Baseline data were available for all the secondary outcomes.

Analysis of secondary outcomes

Patient-level multiple regression analysis of complete cases.

Dependent variable: secondary outcome.

Independent variables: trial arms; baseline value of secondary outcome; pre-specified covariates.

Level of significance: 0.05.

Adjustment of significance and confidence levels due to multiplicity of outcomes The analysis of secondary outcomes is regarded as exploratory and therefore not subjected to adjustment for multiple testing.

Alternative tests if distribution assumptions are violated Regression with bootstrapping.

Sensitivity analysis See relevant section below.

5. Sensitivity analyses

All the above analyses will be subjected to three sensitivity analyses.

The first (and main) sensitivity analysis will repeat the primary analyses using multiple imputation to include cases with missing baseline or follow-up data (see below).

The second sensitivity analysis will assess the robustness of the main analysis results to changes in the regression model. This analysis will remove the pre-specified covariates from the model (but still include the outcome at baseline).

A (provisional) third sensitivity analysis will examine the results after excluding patients with very short time intervals between the date receiving the first intervention phone call and return of the 20-month questionnaires. This is provisional because we will precede this by an analysis to examine the variation in times and only proceed with the sensitivity analysis if there are substantial numbers with intervals of <6 months.

For the main sensitivity analysis, missing data values for variables atbaselineandfollow-upwill be substituted using chained-equation multiple imputation (MI) procedures. We will apply multiple imputation to baseline and 20-month variables with missing values by the chained equations approach using scores on all primary and secondary outcome measures (at baseline and follow-up). We will use 20 multiple imputation sets, as this will provide appropriate stability of results. Cases for whom imputation of baseline values is not possible (e.g. where the entire baseline questionnaire is missing) will be excluded.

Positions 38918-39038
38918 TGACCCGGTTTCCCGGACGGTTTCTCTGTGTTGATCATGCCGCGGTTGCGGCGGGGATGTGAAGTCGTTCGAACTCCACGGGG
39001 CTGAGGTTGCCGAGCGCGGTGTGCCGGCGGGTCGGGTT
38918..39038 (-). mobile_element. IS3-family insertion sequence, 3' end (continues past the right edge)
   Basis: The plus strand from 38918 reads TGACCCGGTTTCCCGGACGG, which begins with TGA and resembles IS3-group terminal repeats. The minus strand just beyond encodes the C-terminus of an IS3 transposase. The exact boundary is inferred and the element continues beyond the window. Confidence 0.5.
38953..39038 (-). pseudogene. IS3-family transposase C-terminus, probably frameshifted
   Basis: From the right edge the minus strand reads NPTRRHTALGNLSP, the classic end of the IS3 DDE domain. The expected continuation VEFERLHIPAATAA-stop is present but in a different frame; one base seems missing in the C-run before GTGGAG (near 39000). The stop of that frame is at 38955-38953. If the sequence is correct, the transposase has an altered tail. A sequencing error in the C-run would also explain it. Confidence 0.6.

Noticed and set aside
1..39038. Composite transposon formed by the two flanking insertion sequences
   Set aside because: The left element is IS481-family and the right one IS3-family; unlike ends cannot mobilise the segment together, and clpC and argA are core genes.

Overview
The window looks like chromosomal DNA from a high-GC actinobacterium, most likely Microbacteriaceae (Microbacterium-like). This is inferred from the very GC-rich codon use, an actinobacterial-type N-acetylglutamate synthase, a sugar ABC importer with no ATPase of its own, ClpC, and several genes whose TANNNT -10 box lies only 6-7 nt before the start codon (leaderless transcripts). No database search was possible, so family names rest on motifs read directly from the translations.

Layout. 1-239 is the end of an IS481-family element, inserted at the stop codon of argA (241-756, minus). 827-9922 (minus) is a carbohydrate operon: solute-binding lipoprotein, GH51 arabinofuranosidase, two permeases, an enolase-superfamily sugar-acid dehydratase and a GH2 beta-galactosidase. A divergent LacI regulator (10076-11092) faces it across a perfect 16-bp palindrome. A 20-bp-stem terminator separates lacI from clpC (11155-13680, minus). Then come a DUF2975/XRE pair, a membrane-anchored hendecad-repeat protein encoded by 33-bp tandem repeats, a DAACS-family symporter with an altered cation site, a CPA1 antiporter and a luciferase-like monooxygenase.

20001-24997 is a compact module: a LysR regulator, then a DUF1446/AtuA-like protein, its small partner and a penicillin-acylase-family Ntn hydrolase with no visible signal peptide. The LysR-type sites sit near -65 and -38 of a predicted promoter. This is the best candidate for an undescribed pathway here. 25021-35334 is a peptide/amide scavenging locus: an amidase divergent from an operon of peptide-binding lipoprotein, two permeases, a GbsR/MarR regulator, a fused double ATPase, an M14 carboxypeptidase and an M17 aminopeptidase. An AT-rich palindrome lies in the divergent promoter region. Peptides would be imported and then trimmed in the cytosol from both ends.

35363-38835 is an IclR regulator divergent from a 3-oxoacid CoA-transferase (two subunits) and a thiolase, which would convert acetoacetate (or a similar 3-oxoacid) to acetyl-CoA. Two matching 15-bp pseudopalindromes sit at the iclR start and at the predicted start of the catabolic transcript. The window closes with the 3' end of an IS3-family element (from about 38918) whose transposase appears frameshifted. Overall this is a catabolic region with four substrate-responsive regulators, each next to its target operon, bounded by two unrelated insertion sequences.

7. Distributional tests

We will examine the distributional properties of each outcome variable. Variables for which skewness or kurtosis>1.0 will be analysed using a bootstrap method. We will not do tests for normality because the large sample size makes these likely to be significant even for small deviations from normality.

8. Bootstrapping

Bootstrapping ofp-values and CIs will be applied for outcome variables with skew>1.0 or kurtosis>1.0. In these cases the bootstrapped estimate of standard error will be used. Prior to any bootstrapping a set of pseudorandom numbers will be generated (depending upon how many outcomes have skew or kurtosis >1.0) using random.org to act as seeds for each bootstrap analysis.

9. Choice of covariates

The covariates to be included in all primary and secondary analyses will be selected in the below manner.

First, the baseline values of the outcome that is the focus of each analysis will be included as co-variates. Second, a set of pre-specified covariates will automatically be included. The categorisation of variables (e.g. age, number of long-term conditions) is based upon examination of the distributions of these variables at baseline. These variables will be included in all primary and secondary analyses to reduce bias resulting from missing data.

TABLE 46 Primary analysis 1 (outcome patient activation)

Pre-specified covariates Description

Sex Question A1GENDER

Coded as Male or Female

Age Question A2AGE

Recoded as Agecat2 65–69; 70–79; 80–98

General Practice ID GP practice ID number

Health literacy (baseline) A single 1–5-item health literacy measure Baseline social support (ESSI)

(from baseline)